Fido Dido

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Fido Dido
First appearance1985
Created byJoanna Ferrone
Sue Rose
In-universe information
7-Up mural featuring Fido Dido in Pune, Maharashtra, India.

Fido Dido /ˈfd ˈdd/ or /ˈfd ˈdd/ is a cartoon character created by Joanna Ferrone and Sue Rose.[1][2]


Rose first doodled the character in 1985[3] on a napkin in a restaurant.[4] Ferrone came up with the character’s name on her way to work the next day.[5] The two later stenciled Fido on T-shirts.[6] These T-shirts became very popular in New York.[7]

Soft-drink Mascot[edit]

Fido Dido was licensed to PepsiCo in 1988[8] but the character did not receive much attention or popularity until the early 1990s, when he appeared on numerous products, particularly stationery and 7-Up ads. Later, he was replaced with Cool Spot as the 7-Up brand mascot. Since PepsiCo does not have the rights to 7-Up in the United States (where it is a product of the Dr Pepper Snapple Group), Fido Dido was instead used to promote Slice. Fido Dido reappeared in the 2000s on cans and advertising for 7-Up worldwide.[9]

In 2018, Fido Dido has reappeared in the Vintage Series cans.[10][11]

Fido Dido is also used on PepsiCo's Turkish soft drink Fruko.[12]


Fido Dido also appeared in Saturday morning bumpers for CBS.[13] His bumpers on CBS started in 1990 and lasted until 1993.

Fido Dido: Life in the Third Lane was published in paperback in 1989.

A large mural of Fido Dido was painted on the side of a building in the city of Guayaquil, Ecuador in the early 1990s and was nearly erased by the passing of time, creating a sense of nostalgia in the population. After a news article was published by El Universo in March 2019, the mural was repainted in full splendor.[14]

In 1992, Fido Dido appeared in his own magazine in the United Kingdom. The first edition introduced his family, and was titled "Meet the Fidos". It was published by Ravette Publishing.[citation needed]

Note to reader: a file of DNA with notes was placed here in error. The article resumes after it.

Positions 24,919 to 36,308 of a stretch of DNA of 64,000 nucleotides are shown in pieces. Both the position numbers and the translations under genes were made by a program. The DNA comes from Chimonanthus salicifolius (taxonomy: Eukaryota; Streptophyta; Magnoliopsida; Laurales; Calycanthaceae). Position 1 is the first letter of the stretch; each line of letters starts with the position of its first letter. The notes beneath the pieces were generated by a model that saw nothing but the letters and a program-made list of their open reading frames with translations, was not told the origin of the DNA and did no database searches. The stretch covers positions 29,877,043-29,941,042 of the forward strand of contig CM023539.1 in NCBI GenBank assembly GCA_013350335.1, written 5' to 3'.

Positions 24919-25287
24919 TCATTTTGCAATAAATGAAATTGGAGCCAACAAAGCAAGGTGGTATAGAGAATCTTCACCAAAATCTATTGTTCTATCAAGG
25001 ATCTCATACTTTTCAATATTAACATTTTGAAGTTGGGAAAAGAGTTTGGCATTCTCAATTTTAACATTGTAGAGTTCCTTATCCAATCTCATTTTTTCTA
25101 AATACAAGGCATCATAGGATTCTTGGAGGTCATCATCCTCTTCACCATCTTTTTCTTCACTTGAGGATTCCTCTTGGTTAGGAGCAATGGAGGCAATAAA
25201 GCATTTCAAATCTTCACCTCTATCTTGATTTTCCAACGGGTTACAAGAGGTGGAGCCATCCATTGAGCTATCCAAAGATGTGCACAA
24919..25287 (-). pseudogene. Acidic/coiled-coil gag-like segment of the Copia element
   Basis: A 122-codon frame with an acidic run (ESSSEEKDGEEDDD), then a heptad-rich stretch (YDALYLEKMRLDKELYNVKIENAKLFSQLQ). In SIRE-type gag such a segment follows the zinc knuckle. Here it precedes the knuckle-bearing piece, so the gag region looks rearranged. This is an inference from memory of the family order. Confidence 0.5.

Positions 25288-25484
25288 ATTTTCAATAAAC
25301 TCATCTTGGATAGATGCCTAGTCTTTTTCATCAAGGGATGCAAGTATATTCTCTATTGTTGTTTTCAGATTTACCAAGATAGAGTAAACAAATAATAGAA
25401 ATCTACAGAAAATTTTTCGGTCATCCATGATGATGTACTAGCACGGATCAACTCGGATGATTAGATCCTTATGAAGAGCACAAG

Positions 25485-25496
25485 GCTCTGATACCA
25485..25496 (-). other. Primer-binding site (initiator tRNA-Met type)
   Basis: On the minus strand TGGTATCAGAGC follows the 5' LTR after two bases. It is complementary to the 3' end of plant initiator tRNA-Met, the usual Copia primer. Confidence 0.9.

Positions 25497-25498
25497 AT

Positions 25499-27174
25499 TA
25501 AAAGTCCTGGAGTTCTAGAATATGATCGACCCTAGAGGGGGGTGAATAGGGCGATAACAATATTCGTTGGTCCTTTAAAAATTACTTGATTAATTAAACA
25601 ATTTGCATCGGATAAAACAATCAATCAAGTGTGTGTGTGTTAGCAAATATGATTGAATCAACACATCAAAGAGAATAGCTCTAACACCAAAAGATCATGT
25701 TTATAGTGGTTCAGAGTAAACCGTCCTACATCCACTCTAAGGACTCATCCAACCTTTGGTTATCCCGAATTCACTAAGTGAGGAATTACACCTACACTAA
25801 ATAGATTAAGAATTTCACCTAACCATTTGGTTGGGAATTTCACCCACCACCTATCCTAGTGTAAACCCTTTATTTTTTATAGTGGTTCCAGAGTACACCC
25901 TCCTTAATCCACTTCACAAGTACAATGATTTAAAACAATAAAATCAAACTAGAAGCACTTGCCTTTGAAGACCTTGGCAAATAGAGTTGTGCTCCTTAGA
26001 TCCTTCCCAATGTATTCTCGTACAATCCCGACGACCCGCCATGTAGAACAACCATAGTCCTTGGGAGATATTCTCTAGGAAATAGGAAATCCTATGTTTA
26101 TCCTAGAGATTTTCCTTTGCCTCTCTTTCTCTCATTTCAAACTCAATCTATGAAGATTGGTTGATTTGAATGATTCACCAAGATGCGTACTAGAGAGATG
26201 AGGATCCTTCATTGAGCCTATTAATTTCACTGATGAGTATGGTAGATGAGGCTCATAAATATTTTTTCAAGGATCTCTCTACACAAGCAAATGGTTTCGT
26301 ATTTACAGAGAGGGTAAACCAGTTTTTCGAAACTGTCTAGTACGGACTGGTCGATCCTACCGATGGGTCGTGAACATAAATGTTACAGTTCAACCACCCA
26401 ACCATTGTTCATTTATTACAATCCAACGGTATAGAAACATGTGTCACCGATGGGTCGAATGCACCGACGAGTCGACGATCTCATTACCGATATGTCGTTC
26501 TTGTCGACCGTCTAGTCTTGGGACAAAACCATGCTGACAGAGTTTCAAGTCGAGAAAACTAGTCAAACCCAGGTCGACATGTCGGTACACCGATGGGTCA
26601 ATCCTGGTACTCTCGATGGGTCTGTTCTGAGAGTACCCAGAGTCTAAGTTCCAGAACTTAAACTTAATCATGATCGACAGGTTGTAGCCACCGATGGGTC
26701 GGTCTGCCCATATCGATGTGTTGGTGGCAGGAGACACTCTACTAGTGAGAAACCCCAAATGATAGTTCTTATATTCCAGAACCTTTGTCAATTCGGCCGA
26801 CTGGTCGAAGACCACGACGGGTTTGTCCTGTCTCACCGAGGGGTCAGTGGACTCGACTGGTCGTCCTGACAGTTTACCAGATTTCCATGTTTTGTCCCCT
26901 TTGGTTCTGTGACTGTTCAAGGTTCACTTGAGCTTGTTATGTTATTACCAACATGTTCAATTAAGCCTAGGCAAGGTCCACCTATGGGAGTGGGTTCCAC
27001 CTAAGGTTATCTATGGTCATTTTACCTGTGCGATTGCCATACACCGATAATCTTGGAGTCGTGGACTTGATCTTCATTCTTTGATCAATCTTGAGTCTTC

In 1993, a video game called Fido Dido was made by Kaneko for the Super NES and Sega Genesis.[15][16] However, it was never released, because the publisher Kaneko's United States branch shut down in the summer of 1994.[citation needed] There was a Neopets sponsor game starring Fido Dido.[citation needed]

In the early 1990s, Fido Dido had a comic strip in the teenage magazine YM.[citation needed]

Fido Dido appears in the animated short Logorama, as a bystander.[citation needed]


  1. ^ "Fido Dido has universal appeal". Daily News and Analysis. Digital Corporation Ltd. 27 September 1992. Retrieved 24 December 2011.
  2. ^ Freitag, Michael (3 September 1989). "STYLEMAKERS; Susan Rose and Joanna Ferrone - Entrepreneurs". The New York Times. The New York Times Company. p. 1050. Retrieved 23 December 2011.
  3. ^ Ryan, Rosemary (4 December 2003). "Fido Dido returns as face of 7UP". B&T. Reed Business Information. Archived from the original on 15 August 2011. Retrieved 24 December 2011.
  4. ^ "A suitable boy". The Hindu. The Hindu Business Line. 8 February 2007. Archived from the original on 21 December 2013. Retrieved 24 December 2011.
  5. ^ Borah, Prabalika M. (2019-04-16). "Remember cartoon character Fido Dido? He's back!". The Hindu. ISSN 0971-751X. Retrieved 2019-04-17.
  6. ^ Patteson, Jean (19 October 1987). "Central Florida Riding A Wave Of Fido Frenzy". Orlando Sentinel. Retrieved 23 December 2011.
  7. ^ "His story". Archived from the original on 8 February 2016. Retrieved 25 January 2019.
  8. ^ Researcher, Heather TaylorIcon; Week, Blogger at Advertising. "From Sketch Cartoon to Brand Mascot: How Fido Dido Became the Face of 7UP – Advertising Week 360 • AW360". Retrieved 2020-06-12.
  9. ^ "Fido Dido back as 7UP icon". The Hindu Business Line. Retrieved 2019-04-17.
  10. ^ "7 Up goes vintage to appeal to the millennials". The Drum. Retrieved 2019-04-17.
  11. ^ Challapalli, Sravanthi. "Borrowing from the good old days". The Hindu BusinessLine. Retrieved 2019-04-17.
  12. ^ "Fruko Fido Dido: A New Kid in Town". OMD Turkey. Archived from the original on 2007-07-04.
  13. ^ Solomon, Charles (27 September 1992). "FIDO DIDO 101 or Living Life in the Third Lane by Susan Rose and Joanna Ferrone". The Los Angeles Times. Archived from the original on 5 March 2018. Retrieved 23 December 2011.
  14. ^ "Mural de Fido Dido volvió a Guayaquil". El Universo (in Spanish). 2019-05-09. Retrieved 2019-05-10.
  15. ^ "Reviews - Mega Drive: Fido Dido". Sega Power. No. 56. Future Publishing. July 1994. p. 62.
  16. ^ Balakrishnan, Ravi (7 February 2007). "Drawn together". The Economic Times. Bennett, Coleman & Co. Ltd. Archived from the original on 2 February 2014. Retrieved 23 December 2011.

External links[edit]